Toxic chemicals law should now better protect us

We’re fighting to make sure the updated law lives up to its promise

What's at stake?

Our health. Certain chemicals used in everyday products are increasingly linked to cancer, infertility, diabetes, Parkinson's disease and other illnesses.

The great majority of the tens of thousands of chemicals in active commerce today have never been reviewed for safety.

Don't chemicals in products have to be safe?

The main law meant to protect us, the Toxic Substances Control Act — or TSCA — was badly broken from its start, in 1976. Federal oversight didn't keep pace with science or rapidly expanding production and use of chemicals.

Companies didn't have to clear even a basic safety review before using a chemical in consumer products, and the Environmental Protection Agency had little power to remove hazardous chemicals already in the marketplace.

But in June 2016, Congress overwhelmingly passed the Frank R. Lautenberg Chemical Safety for the 21st Century Act, and President Obama signed it into law.

How can this updated law make us safer?

The Lautenberg Act overhauled TSCA to better protect our health from untested or toxic chemicals used in everyday products and materials.

If carried out as intended, the new law provides the EPA the tools necessary to better ensure the safety of chemicals and significantly strengthen health protections for us all.

But the law is only as good as its implementation, and for four long years it suffered serious damage under the Trump administration.

How did Trump's EPA block progress?

The law had only recently passed when President Trump took office; his administration was able to write the main rules that set up how the law would work.

For four years, the EPA under Trump stymied and reversed progress that could have made chemicals safer.

For example, in December 2016, the EPA proposed banning certain uses of trichloroethylene, which dry cleaners often apply to grease stains. You, too, might be using the chemical — known to cause cancer and other diseases — in products that remove grease from parts in cars, bikes, guns and the like.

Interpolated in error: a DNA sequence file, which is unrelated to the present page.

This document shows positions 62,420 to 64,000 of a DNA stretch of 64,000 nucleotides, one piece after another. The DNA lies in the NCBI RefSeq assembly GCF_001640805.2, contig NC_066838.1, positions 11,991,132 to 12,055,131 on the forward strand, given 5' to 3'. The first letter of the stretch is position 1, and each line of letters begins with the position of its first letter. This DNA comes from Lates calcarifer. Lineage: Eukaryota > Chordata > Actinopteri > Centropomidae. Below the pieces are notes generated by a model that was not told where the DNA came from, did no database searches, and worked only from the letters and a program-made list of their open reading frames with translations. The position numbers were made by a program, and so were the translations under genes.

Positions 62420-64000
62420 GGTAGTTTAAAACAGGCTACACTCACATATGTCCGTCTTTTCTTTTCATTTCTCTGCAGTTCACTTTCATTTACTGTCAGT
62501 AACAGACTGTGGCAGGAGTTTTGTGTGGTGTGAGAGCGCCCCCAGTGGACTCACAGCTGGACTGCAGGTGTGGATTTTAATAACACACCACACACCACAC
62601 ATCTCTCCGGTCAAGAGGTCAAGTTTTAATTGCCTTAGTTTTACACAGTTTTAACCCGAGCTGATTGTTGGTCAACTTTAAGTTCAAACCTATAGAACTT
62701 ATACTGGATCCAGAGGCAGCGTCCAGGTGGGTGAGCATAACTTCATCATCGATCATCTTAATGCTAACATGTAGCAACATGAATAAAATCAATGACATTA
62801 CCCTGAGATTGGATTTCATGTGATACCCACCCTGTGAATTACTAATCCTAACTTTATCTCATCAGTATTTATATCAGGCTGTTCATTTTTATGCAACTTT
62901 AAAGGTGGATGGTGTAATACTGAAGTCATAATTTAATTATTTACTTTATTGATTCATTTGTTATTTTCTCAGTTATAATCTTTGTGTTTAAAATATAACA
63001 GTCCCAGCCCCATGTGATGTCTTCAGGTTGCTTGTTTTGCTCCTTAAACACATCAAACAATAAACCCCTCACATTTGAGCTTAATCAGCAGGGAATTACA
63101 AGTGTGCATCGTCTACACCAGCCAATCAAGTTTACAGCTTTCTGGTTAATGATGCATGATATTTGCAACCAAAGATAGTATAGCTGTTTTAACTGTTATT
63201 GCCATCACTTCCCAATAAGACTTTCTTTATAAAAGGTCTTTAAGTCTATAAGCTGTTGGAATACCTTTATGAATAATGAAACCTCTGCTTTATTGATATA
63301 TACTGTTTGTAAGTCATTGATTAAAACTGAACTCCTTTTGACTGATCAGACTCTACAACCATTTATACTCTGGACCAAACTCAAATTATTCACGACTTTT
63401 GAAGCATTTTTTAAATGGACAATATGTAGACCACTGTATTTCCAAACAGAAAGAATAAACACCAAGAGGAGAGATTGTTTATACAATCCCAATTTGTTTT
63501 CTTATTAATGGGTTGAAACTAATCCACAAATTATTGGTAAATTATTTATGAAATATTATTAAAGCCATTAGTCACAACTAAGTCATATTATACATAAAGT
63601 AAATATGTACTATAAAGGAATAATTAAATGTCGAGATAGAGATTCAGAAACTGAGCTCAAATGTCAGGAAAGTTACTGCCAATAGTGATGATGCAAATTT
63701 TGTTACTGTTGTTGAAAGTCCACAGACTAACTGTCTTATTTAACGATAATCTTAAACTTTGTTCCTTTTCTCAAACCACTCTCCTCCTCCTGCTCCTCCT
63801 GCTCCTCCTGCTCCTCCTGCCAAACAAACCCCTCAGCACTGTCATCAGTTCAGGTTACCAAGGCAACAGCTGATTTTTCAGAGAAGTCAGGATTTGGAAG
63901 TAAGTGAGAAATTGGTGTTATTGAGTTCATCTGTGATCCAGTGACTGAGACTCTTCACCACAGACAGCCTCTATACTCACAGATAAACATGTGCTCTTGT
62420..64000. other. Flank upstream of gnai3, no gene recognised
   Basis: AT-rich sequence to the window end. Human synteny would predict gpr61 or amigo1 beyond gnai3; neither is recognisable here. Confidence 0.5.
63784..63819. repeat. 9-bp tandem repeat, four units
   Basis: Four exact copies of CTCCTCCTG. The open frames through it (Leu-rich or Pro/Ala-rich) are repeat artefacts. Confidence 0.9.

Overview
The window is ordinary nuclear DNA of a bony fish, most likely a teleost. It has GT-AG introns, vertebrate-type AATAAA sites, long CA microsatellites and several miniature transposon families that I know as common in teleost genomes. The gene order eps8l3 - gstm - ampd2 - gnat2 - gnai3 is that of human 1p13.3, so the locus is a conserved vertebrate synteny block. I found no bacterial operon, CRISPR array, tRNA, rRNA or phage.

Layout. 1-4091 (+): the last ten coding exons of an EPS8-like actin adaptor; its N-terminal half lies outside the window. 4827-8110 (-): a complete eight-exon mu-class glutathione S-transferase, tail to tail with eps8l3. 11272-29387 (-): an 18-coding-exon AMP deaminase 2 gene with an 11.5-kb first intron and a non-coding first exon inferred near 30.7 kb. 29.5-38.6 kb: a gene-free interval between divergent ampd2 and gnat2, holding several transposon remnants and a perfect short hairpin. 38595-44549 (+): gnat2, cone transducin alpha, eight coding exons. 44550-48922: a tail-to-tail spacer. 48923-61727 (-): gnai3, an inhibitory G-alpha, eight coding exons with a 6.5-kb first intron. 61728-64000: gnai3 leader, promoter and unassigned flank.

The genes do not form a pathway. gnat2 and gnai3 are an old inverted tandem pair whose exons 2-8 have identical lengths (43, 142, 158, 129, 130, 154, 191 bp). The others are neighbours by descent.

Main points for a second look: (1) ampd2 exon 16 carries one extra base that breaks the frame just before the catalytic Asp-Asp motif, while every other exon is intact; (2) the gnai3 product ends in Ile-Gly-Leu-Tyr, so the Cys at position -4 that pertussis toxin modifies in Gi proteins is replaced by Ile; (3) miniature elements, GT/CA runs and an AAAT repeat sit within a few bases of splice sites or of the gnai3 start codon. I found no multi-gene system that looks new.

But the Trump EPA withdrew these proposals after the chemical industry complained. And this is just one of the many ways the agency undermined progress in the early stages of the law’s implementation.

EDF and others launched many challenges in court to EPA actions taken under Trump to hold the agency accountable to the requirements of the Lautenberg Act.

What can make a difference now?

mother and daughter shopping

The updated chemical safety law should now better protect us from untested or toxic chemicals in everyday products.

 

There’s a tremendous opportunity to turn things around on chemical safety.

We will push the Biden administration to reverse the most damaging Trump administration policies and to make meaningful progress reducing harmful chemical exposure through strong implementation of the law as Congress intended.

But moving potentially hazardous chemicals out of the products on store shelves is a big task. Even with strong implementation, this law alone won't solve everything.

That’s why we're also working in other ways to clean up chemicals in the marketplace, including partnering with Walmart to identify and remove the most hazardous chemicals from consumer products.

There's much more work to do in the policy world, too, to both improve other laws and make sure the Lautenberg Act is carried out effectively.


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